Regular expressions

Special characters

In a q Regular Expression (regex) pattern certain characters have special meaning:

char meaning
? matches any character
* matches any sequence of characters
[] embraces a list of alternatives, any of which matches
^ at the beginning of a list of alternatives indicates they are not to be matched

Special characters can be matched by bracketing them.

q)a:("roam";"rome")
q)a like "r?me"
01b
q)a like "ro*"
11b
q)a like "ro[ab]?"
10b
q)a like "ro[^ab]?"
01b
q)"a[c" like "a[[]c"
1b
q)(`$("ab*c";"abcc"))like"ab[*]c"
10b
q)(`$("ab?c";"abcc"))like"ab[?]c"
10b
q)(`$("ab^c";"abcc"))like"ab[*^]c"
10b

Worked example

The left argument in the following example is a list of telephone book entries:

q)tb
"Smith John 101 N Broadway Elmsville 123-4567"
"Smyth Barbara 27 Maple Ave Elmstwn 321-7654"
"Smythe Ken 321-a Maple Avenue Elmstown 123-9999"
"Smothers 11 Jordan Road Oakwood 123-2357"
"Smith-Hawkins K Maple St Elmwood 321-832e"

q)tb like "Smith*"
10001b
q)tb like "Sm?th*"
11111b
q)tb like "Sm[iy]th*"
11101b
We can try finding everyone with the telephone exchange code 321 as follows:
q)tb like "*321-*"
01101b
Unfortunately, this pattern also picks up the item for Ken Smythe, who has "321-" as part of his address. Since the exchange code is part of a telephone number the "-" must be followed by a digit, which can be expressed by the pattern *321-[0123456789]*. There is a shorthand for long sequences of alternatives, which in this case is *321-[0-9]*.
q)tb like "*321-[0-9]*"
01001b
Other sequences for which this shorthand works are sequences of alphabetic characters (in alphabetic order). The pattern in the last example isn’t foolproof. We would also have picked up Ken Smythe’s item if his street number had been 321-1a instead of 321-a. Since the telephone number comes at the end of the text, we could repeat the above alternative four times and leave out the final "*", indicating that there are four digits are at the end of each item.
q)tb like "*321-[0-9][0-9][0-9][0-9]"
01000b
Unfortunately this pattern misses the last item, which has an error in the last position of the telephone number. However, in this case the simpler pattern *321-???? will work. It is generally best to not over-specify the pattern constraint.
q)tb like "*321-????"
01001b
The reserved character ^ selects characters that are not among the specified alternatives. For example, there are errors in some items where the last position in the telephone number is not a digit. We can locate all those errors as follows.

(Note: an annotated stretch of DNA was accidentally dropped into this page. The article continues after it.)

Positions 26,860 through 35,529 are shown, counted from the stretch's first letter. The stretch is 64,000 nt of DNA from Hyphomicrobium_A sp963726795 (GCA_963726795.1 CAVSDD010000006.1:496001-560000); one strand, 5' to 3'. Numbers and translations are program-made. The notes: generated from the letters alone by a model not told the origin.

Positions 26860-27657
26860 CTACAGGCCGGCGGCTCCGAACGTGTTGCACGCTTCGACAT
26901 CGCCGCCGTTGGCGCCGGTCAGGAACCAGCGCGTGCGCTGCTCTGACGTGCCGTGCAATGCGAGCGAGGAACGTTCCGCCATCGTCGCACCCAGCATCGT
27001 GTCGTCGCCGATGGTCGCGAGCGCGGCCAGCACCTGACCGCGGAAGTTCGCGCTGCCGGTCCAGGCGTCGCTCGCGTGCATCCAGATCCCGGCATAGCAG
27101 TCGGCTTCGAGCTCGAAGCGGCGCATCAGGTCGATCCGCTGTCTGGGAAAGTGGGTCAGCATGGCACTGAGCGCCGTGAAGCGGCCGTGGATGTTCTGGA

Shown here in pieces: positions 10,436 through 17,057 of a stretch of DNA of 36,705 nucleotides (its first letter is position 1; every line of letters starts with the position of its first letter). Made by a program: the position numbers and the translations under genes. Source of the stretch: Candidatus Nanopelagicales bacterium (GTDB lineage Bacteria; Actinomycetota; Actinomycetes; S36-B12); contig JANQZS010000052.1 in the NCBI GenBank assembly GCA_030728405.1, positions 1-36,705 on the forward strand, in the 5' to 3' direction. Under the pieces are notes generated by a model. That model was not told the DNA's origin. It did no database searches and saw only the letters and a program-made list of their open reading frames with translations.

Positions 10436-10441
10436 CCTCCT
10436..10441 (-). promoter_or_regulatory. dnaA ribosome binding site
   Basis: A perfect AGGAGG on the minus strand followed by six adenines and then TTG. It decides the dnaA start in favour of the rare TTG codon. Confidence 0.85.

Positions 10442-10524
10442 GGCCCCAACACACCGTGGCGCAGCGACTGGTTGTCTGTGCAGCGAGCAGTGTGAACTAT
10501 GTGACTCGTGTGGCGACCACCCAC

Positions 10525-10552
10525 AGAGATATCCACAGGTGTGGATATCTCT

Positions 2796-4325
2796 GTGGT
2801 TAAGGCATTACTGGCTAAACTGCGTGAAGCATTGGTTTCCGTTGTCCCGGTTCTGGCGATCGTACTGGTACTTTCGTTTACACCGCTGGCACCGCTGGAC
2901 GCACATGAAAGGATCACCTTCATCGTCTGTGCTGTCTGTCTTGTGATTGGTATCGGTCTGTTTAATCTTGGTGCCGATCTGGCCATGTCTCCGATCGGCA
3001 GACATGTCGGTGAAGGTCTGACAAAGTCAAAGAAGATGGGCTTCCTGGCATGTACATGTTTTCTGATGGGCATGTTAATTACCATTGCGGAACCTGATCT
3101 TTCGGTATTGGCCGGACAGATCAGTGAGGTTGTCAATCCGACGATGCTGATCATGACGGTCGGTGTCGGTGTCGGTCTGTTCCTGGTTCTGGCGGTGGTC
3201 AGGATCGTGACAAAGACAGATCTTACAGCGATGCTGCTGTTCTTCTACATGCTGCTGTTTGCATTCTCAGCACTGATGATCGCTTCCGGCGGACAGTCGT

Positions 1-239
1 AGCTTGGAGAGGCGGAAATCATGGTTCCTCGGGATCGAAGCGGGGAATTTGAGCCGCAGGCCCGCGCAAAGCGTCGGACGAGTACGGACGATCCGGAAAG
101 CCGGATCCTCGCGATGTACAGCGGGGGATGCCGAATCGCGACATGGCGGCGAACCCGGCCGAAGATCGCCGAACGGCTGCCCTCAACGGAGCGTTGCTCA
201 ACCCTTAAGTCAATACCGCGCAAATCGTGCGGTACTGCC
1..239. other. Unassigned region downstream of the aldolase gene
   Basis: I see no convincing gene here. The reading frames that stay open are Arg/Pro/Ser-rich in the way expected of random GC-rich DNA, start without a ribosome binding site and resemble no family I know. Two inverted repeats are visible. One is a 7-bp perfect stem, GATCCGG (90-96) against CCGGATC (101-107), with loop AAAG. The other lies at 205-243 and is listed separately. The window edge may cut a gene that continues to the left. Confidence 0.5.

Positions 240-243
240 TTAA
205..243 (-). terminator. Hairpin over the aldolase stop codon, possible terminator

q)tb like "*[^0-9]"
00001b

like

Regex libraries

For those who need something more flexible, it’s possible to use regex libs such as google/re2,

The code below was compiled to use re2 with V3.1. The k.h file can be downloaded from KxSystems/kdb/c/c This can be compiled for 64-bit Linux:

g++ -m64 -O2 re2.cc -o re2.so -I . re2/obj/libre2.a -DKXVER=3 -shared -static
and the resulting re2.so copied into the $QHOME/l64 subdirectory.

It can then be loaded and called in kdb+:

q)f:`re2 2:(`FullMatch;2) / bind FullMatch to f
q)f["hello world";"hello ..rld"]
#include <re2/re2.h>
#include <re2/filtered_re2.h>
#include <stdlib.h>  //malloc
#include <stdio.h>
#include"k.h"

using namespace re2;

extern "C" {
Z S makeErrStr(S s1,S s2){Z __thread char b[256];snprintf(b,256,"%s - %s",s1,s2);R b;}
Z __inline S c2s(S s,J n){S r=(S)malloc(n+1);R r?memcpy(r,s,n),r[n]=0,r:(S)krr((S)"wsfull (re2)");}
K FullMatch(K x,K y){
  S s,sy;K r;
  P(x->t&&x->t!=KC&&x->t!=KS&&x->t!=-KS||y->t!=KC,krr((S)"type"))
  U(sy=c2s((S)kC(y),y->n))
  RE2 pattern(sy,RE2::Quiet);
  free(sy);
  P(!pattern.ok(),krr(makeErrStr((S)"bad regex",(S)pattern.error().c_str())))
  if(!x->t||x->t==KS){
    J i=0;
    K r=ktn(KB,x->n);
    for(;i<x->n;i++){
      K z=0;
      P(!x->t&&(z=kK(x)[i])->t!=KC,(r0(r),krr((S)"type")))
      s=z?c2s((S)kC(z),z->n):kS(x)[i];P(!s,(r0(r),(K)0))
      kG(r)[i]=RE2::FullMatch(s,pattern);
      if(z)free(s);
    }
    R r;
  }
  s=x->t==-KS?x->s:c2s((S)kC(x),x->n);
  r=kb(RE2::FullMatch(s,pattern));
  if(s!=x->s)free(s);
  R r;
}
}
Another library which has been loaded into kdb+ is http://q.o.potam.us/?p=pcre although you will need to test whether it works with your current version of kdb+.

Regex in q

It’s also possible to create a regex matcher in q, using a state machine, e.g.

/ want to match "x*fz*0*0"
q)m:({0};{2*x="x"};{2+x="f"};{4*x="z"};{4+x="0"};{5+x="0"};{7-x="0"};{7-x="0"})
q)f:{6=1 m/x}
q)f"xyzfz000"
1b
However, this does not return until all input chars have been processed, even if a match can be eliminated on the first char. This could be accomodated here:
q)f:{6~last{$[count x 1;((m x 0)[first x 1];1 _ x 1);(0;first x)]}/[{0<x 0};(1;x)]}